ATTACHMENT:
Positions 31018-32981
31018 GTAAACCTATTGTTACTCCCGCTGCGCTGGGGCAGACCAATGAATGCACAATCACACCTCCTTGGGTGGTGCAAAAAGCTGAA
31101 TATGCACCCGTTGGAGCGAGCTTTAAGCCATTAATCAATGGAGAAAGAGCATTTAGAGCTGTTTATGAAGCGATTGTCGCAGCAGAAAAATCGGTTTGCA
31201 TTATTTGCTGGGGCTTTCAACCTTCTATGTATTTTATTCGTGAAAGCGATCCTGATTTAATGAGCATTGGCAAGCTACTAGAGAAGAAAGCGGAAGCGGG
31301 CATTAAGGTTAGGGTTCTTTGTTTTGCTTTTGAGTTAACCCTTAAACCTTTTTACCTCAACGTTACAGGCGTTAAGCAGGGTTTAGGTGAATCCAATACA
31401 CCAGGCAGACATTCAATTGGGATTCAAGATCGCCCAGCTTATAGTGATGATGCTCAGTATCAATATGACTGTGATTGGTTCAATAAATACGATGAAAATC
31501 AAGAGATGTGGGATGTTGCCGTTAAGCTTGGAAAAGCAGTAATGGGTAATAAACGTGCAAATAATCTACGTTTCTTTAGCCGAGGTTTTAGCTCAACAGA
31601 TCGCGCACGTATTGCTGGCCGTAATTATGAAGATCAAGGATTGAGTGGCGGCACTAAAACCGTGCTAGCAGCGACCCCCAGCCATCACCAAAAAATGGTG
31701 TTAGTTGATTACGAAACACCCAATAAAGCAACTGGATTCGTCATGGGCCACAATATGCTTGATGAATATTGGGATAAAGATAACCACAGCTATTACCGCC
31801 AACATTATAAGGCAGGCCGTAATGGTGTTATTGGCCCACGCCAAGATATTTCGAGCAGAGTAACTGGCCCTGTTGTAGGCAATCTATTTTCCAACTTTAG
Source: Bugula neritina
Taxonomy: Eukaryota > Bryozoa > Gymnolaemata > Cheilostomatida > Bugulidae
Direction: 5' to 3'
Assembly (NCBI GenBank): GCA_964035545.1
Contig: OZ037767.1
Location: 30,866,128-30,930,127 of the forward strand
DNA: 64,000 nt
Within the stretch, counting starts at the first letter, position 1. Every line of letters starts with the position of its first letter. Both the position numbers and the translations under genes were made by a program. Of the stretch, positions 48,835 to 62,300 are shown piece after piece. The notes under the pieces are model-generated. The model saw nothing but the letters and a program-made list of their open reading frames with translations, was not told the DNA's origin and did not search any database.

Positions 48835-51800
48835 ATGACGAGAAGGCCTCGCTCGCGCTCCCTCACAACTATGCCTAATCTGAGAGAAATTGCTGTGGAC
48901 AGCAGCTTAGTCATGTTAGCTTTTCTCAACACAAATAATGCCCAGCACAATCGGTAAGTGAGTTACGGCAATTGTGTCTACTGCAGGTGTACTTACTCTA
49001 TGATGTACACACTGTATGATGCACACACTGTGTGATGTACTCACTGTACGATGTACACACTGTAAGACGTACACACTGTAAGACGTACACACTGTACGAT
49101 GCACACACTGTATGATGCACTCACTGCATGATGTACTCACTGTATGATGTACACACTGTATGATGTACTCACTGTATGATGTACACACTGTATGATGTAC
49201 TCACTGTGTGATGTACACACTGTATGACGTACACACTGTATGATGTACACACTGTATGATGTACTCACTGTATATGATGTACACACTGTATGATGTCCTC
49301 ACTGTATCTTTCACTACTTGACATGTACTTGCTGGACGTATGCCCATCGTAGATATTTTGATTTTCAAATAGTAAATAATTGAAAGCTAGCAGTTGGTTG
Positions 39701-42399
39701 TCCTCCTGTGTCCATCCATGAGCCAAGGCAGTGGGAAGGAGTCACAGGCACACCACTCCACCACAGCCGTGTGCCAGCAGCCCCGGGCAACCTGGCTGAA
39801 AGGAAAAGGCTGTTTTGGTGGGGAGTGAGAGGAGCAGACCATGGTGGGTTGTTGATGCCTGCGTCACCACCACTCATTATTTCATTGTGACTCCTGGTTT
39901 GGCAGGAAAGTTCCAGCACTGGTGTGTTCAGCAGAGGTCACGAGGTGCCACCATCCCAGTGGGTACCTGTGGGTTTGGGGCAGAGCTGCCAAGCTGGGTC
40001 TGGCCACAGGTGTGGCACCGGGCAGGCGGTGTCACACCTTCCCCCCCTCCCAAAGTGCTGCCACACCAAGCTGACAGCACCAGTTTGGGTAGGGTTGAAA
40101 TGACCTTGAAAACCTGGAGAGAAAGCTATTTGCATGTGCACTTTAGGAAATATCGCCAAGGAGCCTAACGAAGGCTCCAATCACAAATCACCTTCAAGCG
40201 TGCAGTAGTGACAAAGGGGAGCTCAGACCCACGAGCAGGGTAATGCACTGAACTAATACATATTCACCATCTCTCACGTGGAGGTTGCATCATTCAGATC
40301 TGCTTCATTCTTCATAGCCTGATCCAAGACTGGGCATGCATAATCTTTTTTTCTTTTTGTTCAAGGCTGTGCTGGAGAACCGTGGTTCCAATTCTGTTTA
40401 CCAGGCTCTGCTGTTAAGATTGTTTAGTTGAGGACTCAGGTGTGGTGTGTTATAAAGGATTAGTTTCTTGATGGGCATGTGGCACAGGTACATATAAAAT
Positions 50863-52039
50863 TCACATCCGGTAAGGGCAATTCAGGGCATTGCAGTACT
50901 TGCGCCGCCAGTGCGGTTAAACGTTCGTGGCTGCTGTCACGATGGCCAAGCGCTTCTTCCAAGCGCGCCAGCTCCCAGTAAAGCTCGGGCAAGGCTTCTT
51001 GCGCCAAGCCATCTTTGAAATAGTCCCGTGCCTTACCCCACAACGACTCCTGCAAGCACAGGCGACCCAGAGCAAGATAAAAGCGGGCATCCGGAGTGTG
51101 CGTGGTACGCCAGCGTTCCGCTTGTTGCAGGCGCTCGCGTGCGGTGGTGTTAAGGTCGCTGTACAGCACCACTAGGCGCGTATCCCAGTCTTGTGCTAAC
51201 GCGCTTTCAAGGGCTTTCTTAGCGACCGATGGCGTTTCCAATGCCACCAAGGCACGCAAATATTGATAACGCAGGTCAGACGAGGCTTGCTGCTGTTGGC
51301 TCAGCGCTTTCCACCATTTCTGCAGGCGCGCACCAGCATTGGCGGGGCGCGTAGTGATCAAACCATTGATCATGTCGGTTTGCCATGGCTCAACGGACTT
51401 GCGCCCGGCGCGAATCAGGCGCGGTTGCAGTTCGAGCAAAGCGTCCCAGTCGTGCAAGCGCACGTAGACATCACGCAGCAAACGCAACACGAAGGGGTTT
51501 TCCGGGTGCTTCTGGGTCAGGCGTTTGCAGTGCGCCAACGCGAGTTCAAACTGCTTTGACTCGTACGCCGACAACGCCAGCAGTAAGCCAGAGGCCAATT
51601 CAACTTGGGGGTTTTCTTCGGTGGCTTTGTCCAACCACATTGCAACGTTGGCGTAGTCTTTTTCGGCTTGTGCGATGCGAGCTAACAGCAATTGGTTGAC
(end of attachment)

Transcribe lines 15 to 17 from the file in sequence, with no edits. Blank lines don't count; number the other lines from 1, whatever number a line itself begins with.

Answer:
Contig: OZ037767.1
Location: 30,866,128-30,930,127 of the forward strand
DNA: 64,000 nt